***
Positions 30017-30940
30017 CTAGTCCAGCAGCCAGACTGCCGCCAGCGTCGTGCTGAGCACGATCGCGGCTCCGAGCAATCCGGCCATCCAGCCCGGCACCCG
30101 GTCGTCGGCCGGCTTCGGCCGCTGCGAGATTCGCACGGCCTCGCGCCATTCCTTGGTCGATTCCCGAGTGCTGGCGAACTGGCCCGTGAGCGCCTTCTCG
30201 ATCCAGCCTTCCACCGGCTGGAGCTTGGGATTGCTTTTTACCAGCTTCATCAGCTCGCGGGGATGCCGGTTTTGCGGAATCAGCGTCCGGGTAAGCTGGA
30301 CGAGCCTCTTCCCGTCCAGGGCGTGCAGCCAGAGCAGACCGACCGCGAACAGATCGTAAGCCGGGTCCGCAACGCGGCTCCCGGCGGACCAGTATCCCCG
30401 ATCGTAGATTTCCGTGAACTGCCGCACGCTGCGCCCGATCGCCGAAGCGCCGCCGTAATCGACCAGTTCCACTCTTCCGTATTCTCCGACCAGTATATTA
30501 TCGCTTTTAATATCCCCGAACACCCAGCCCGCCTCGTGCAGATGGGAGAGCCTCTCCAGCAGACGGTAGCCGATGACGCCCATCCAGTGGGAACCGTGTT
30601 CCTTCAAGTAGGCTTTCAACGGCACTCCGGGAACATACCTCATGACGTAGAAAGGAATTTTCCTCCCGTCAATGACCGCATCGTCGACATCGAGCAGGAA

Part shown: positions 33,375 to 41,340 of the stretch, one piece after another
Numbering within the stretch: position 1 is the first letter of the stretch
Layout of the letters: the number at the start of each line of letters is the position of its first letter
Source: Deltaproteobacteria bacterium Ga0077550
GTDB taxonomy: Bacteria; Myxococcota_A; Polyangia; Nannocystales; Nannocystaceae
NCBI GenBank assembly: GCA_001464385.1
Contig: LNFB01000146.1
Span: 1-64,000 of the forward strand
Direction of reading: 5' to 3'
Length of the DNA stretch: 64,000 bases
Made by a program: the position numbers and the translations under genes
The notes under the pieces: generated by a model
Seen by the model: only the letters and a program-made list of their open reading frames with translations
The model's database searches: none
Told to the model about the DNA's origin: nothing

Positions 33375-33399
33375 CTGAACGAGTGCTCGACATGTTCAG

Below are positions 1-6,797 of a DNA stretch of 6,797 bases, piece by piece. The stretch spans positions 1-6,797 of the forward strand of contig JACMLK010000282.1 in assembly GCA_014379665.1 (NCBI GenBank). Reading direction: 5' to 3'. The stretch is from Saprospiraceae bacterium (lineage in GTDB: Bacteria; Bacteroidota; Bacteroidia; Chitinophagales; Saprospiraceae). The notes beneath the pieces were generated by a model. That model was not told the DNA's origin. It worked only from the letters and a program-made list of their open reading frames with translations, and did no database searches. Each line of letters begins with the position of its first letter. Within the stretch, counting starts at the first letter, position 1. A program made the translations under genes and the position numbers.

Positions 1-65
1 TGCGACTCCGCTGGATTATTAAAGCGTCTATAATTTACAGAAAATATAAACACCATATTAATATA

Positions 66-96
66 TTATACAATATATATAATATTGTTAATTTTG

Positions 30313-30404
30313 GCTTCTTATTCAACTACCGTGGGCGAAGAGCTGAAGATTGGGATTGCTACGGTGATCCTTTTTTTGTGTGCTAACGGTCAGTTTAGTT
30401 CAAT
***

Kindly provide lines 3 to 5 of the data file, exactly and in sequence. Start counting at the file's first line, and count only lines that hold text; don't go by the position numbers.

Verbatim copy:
30101 GTCGTCGGCCGGCTTCGGCCGCTGCGAGATTCGCACGGCCTCGCGCCATTCCTTGGTCGATTCCCGAGTGCTGGCGAACTGGCCCGTGAGCGCCTTCTCG
30201 ATCCAGCCTTCCACCGGCTGGAGCTTGGGATTGCTTTTTACCAGCTTCATCAGCTCGCGGGGATGCCGGTTTTGCGGAATCAGCGTCCGGGTAAGCTGGA
30301 CGAGCCTCTTCCCGTCCAGGGCGTGCAGCCAGAGCAGACCGACCGCGAACAGATCGTAAGCCGGGTCCGCAACGCGGCTCCCGGCGGACCAGTATCCCCG